Prisoners of Geography by Tim Marshall

I had been spotting this in bookshops for over a year before I read it. Obviously, the word geography caught my eye every time (I have a BSc in Geography) and I was so so tempted but for some reason I never bought it. In the end, one of my friends off of my Geology masters had the book and allowed me to borrow it. I then hoarded it for a bit until Non-Fiction November came around, and now I had no excuse for putting it off anymore.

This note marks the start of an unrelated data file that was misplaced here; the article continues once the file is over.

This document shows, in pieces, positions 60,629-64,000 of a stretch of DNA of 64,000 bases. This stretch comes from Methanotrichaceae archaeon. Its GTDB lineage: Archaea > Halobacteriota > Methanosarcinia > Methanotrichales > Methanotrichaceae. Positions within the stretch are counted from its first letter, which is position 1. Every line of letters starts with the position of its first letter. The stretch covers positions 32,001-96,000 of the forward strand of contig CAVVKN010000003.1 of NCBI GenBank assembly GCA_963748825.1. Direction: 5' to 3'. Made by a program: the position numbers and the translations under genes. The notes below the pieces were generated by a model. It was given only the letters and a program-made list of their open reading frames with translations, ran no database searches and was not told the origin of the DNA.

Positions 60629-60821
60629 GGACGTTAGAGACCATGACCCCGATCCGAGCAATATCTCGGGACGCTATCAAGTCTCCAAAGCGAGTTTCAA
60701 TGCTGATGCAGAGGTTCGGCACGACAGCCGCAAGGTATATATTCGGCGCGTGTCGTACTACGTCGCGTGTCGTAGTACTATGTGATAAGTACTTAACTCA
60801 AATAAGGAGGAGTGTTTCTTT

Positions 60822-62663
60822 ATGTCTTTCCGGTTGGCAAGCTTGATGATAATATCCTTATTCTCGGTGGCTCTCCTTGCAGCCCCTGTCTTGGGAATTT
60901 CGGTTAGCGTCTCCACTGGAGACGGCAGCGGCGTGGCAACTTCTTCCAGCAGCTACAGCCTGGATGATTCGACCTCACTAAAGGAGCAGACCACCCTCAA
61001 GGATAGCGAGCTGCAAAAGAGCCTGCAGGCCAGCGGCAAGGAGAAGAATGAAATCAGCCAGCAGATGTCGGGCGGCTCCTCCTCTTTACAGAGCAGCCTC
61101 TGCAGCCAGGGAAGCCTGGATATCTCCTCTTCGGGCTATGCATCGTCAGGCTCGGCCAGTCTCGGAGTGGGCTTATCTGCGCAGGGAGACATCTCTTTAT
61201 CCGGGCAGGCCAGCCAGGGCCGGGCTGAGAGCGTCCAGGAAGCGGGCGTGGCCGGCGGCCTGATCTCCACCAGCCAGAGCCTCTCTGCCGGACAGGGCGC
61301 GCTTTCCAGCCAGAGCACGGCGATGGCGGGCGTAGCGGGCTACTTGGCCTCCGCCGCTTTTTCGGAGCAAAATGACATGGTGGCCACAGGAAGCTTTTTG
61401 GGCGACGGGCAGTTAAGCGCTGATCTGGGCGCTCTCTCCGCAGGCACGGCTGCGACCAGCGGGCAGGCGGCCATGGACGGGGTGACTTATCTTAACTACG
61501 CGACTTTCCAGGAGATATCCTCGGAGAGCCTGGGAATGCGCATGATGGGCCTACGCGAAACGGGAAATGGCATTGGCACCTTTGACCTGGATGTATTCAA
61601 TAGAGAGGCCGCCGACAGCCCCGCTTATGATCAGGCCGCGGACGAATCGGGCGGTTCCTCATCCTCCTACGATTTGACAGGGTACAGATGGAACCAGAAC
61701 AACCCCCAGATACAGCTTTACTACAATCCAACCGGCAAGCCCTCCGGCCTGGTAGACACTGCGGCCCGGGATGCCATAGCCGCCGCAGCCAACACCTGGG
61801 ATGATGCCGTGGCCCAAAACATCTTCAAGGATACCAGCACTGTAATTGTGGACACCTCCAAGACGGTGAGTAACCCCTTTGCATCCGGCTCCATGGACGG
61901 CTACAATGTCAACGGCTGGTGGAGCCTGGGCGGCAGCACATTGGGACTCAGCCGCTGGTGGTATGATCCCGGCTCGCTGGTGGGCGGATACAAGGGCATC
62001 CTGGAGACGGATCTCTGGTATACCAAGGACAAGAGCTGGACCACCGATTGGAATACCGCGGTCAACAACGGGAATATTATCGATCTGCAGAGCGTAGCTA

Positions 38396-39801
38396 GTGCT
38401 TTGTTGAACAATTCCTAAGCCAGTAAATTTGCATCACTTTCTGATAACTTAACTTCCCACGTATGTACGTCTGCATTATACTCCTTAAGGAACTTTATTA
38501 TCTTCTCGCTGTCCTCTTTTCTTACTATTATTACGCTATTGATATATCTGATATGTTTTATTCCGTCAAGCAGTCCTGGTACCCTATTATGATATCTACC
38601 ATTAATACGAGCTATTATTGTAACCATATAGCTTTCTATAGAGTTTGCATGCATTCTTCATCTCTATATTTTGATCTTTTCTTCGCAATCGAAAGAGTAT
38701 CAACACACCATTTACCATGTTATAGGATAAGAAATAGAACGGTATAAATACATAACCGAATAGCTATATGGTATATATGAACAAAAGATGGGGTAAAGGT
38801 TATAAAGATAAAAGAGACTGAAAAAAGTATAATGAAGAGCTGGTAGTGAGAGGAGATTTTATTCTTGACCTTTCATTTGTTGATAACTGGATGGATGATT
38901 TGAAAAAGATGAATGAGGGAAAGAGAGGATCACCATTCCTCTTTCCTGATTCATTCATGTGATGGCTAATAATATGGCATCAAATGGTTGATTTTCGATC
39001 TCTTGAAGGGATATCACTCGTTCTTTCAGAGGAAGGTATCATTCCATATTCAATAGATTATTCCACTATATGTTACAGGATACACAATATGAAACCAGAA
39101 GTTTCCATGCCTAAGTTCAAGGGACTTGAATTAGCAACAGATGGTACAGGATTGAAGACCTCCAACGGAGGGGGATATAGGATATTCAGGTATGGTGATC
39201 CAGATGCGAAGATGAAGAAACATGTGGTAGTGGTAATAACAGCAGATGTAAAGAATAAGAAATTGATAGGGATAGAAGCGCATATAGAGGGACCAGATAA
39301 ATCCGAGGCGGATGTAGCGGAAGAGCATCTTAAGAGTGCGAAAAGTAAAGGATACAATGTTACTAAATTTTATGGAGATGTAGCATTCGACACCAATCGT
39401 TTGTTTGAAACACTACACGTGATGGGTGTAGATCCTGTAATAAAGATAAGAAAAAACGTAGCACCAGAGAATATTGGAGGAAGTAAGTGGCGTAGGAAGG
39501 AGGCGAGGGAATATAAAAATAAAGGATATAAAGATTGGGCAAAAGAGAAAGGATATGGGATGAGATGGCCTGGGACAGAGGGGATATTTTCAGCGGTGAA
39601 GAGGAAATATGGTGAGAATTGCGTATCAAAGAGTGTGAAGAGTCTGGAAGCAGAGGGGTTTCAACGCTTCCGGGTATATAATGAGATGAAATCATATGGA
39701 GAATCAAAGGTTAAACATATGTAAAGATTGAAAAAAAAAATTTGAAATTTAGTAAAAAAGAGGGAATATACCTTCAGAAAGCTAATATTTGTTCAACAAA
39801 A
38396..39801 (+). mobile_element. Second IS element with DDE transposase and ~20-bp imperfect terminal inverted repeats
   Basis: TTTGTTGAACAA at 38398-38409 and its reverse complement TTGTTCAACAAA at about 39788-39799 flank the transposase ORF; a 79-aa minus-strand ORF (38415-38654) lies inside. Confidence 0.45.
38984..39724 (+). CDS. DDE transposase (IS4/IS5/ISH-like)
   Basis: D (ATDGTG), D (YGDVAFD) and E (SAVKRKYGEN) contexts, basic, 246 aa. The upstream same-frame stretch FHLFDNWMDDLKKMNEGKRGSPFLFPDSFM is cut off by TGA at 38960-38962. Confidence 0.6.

This book covers how the physical geography of our planet has influenced the political lines that are present today. How waterways can increase trade capabilities, how the US was so easily made into one large country (at the expense of the natives already living there) and why Africa isn’t as developed as other areas in the world as well as much more.

It goes into the impact that geography has had historically on politics, as well as what is happening in the present (Russia anyone?) and how the future is likely to progress, still being restricted by the world around us. An incredibly interesting read and one I’m glad I finally got around to! 4.5/5*